Should You Include Your Address in Your Résumé?

Find out whether you should or shouldn’t include your address on your résumé and how to format it if you do, plus what to do if you’re relocating.

Reviewed by Hayley Ramsey

Person wondering if you should include an address on their resume

The job search process has changed greatly over the past decade; hiring managers and recruiters expect candidates to compact as much information as possible into a two-page résumé and are more critical of your skills and experience than ever before. And with job ads moving from store windows to online job boards and company websites, opportunities are now more accessible to everyone — making competition for jobs much tighter.

Creating a top-notch résumé is, therefore, essential. But as we focus on things like employment history and skills, we’re left perplexed about all the small details, which leads us to the question: should you include your address on your résumé or not?

Below we’ve covered when you should and shouldn’t add your address, given you some formatting instructions and few key examples, too!

Why you should include your address

A few decades ago, when employers used physical mail to respond to submitted applications, addresses claimed a permanent spot in people’s résumés. Now that postal mail has been largely replaced by email and instant messaging, including your address on your résumé is optional. However, mentioning your exact location may prove to have its benefits, such as letting recruiters know you have no hesitation in being transparent.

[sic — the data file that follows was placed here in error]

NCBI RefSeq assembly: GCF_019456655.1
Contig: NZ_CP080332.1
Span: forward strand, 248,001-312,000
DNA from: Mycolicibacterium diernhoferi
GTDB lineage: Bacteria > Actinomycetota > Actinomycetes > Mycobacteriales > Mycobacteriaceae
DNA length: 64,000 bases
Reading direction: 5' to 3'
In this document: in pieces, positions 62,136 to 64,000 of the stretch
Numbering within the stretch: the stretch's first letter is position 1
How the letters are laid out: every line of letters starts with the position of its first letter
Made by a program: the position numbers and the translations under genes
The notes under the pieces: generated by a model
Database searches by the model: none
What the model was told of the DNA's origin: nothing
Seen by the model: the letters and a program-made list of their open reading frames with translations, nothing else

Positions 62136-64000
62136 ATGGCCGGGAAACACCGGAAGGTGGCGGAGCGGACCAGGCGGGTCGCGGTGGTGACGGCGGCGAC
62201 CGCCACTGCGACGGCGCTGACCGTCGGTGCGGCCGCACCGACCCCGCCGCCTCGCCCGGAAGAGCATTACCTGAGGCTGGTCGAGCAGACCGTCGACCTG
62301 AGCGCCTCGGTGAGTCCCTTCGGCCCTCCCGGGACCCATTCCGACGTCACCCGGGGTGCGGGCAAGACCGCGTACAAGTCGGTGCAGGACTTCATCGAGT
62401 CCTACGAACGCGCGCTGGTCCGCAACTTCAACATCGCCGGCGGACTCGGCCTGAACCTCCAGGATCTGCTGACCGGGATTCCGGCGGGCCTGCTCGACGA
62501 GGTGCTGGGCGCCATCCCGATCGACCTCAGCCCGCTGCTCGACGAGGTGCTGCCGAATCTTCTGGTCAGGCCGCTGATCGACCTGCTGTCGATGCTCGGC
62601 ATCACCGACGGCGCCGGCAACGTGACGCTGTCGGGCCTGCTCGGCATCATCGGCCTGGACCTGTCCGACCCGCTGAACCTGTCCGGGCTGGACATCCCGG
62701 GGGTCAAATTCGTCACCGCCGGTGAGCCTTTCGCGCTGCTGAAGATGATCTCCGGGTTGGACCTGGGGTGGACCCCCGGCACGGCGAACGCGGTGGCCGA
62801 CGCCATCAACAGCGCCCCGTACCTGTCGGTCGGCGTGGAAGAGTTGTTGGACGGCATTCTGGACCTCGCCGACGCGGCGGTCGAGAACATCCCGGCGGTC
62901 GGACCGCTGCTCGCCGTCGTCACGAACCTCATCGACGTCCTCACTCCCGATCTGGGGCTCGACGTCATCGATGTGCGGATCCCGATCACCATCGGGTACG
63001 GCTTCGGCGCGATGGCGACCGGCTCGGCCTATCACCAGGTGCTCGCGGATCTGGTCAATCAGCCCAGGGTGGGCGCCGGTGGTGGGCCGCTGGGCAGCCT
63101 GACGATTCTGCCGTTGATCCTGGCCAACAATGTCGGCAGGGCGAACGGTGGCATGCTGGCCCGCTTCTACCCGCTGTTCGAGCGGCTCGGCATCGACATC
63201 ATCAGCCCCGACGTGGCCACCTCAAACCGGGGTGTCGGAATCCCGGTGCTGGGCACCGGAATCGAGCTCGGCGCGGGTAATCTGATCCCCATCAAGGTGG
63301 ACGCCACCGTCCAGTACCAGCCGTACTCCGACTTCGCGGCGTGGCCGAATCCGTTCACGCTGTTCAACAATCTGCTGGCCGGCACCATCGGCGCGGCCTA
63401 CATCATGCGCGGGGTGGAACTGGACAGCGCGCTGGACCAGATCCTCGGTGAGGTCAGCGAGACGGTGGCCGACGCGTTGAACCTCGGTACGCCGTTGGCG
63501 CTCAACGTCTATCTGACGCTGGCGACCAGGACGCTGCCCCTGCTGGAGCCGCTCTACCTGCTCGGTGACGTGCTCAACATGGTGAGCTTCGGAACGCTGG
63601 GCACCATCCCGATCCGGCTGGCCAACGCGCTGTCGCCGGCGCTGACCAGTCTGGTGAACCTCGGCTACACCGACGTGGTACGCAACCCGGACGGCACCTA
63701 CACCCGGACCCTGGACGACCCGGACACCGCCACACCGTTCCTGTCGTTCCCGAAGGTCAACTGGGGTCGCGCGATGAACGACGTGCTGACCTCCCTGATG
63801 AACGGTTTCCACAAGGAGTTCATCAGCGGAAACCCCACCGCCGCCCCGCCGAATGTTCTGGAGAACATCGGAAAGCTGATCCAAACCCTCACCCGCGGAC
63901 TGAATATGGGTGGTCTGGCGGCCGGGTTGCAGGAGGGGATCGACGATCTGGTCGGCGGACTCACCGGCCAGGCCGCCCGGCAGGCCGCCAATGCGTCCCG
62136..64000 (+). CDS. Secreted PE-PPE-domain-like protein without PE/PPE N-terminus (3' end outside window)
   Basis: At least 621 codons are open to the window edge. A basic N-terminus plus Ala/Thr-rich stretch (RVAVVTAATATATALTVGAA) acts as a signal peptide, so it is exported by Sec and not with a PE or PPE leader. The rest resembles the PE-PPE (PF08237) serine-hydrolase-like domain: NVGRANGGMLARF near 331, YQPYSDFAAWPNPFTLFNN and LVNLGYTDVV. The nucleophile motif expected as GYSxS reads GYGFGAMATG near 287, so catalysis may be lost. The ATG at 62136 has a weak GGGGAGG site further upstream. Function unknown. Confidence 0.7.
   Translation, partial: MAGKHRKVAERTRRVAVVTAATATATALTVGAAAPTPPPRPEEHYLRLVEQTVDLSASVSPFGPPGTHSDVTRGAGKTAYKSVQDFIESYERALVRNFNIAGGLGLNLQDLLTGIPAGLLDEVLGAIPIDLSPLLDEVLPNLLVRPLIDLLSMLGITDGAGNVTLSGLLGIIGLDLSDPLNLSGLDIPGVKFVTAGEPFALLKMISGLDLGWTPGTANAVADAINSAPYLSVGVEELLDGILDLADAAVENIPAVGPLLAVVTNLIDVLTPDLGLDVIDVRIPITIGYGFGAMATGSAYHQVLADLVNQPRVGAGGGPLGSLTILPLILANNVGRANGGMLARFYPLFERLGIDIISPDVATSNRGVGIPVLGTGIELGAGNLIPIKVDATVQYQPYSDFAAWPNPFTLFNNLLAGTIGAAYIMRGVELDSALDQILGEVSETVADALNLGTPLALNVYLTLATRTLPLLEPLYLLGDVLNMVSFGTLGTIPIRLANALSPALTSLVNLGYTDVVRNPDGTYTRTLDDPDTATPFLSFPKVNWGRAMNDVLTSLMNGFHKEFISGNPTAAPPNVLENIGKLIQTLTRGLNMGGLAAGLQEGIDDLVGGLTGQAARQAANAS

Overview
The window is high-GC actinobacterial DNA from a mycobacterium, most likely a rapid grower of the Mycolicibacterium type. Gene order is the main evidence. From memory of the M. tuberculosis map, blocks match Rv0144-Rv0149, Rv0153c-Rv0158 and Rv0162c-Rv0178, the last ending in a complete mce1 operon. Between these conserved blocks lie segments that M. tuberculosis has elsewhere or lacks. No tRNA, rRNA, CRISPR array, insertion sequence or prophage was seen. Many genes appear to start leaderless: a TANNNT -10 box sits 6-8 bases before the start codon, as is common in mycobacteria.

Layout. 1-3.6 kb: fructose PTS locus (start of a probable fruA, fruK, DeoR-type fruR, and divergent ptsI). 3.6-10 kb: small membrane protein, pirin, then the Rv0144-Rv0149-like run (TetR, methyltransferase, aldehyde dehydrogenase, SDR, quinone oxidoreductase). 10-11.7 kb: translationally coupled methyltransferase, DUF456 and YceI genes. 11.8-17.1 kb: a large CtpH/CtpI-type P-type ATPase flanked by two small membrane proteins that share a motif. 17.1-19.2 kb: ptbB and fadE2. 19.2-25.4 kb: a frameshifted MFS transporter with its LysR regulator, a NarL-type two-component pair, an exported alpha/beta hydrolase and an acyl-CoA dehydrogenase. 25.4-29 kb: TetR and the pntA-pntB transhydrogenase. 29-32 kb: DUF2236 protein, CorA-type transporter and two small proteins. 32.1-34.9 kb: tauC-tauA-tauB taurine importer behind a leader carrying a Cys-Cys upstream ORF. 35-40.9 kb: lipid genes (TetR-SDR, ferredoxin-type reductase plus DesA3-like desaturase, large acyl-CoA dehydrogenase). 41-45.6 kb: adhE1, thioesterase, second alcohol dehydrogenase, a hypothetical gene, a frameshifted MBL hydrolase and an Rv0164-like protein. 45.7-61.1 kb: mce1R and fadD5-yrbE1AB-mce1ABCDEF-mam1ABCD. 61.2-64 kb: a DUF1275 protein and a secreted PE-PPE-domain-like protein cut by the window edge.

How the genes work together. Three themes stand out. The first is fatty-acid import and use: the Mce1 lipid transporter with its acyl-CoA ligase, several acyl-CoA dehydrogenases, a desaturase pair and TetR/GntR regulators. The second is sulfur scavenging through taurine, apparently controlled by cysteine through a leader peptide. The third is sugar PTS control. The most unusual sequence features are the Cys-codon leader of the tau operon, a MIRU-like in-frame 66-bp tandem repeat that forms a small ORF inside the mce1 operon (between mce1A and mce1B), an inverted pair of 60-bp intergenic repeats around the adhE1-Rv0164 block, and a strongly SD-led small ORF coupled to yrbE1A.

Here are a few reasons why you should include an address.

1. Your résumé is more likely to be found on databases

Most job boards let you sign up by location and notify you of any roles within a certain mile radius (up to 30, for example). If you fail to include an address or a location on your résumé, you’ll miss out on these opportunities unless you physically check the website each and every day.

2. You avoid wasting recruiters’ time

Some hiring managers raise huge concern when it comes to long commutes and simply won’t hire a candidate due to that single reason. You can avoid wasting recruiters’ time (as well as your own) by including your address in your personal information, so you don’t have to go through the entire interview process only to find out your location is detrimental to your chances of landing a job offer.

3. It shows you aren’t hiding anything

Failing to include your address in your résumé’s contact information section may raise a few eyebrows. It may send alarm bells ringing to hiring managers and they may become wary of taking you through the hiring process as they may think you are being a little shady. If you’re competing with an equally skilled candidate, but they have included all the correct personal information, chances are you’ll lose the battle to the finish line.

4. It clears up any confusion on previous positions

If you’ve relocated for jobs a number of times, hiring managers may be confused as to where you are currently located. By including your address on your résumé, you can clear up any concerns that they may have.

5. It allows employers to perform background checks

Certain employers will want to perform background checks on potential candidates, but the task will become more difficult if an address is not provided. In order to make their lives easier, include your address and you’ll be one step closer to potentially bagging yourself a new job.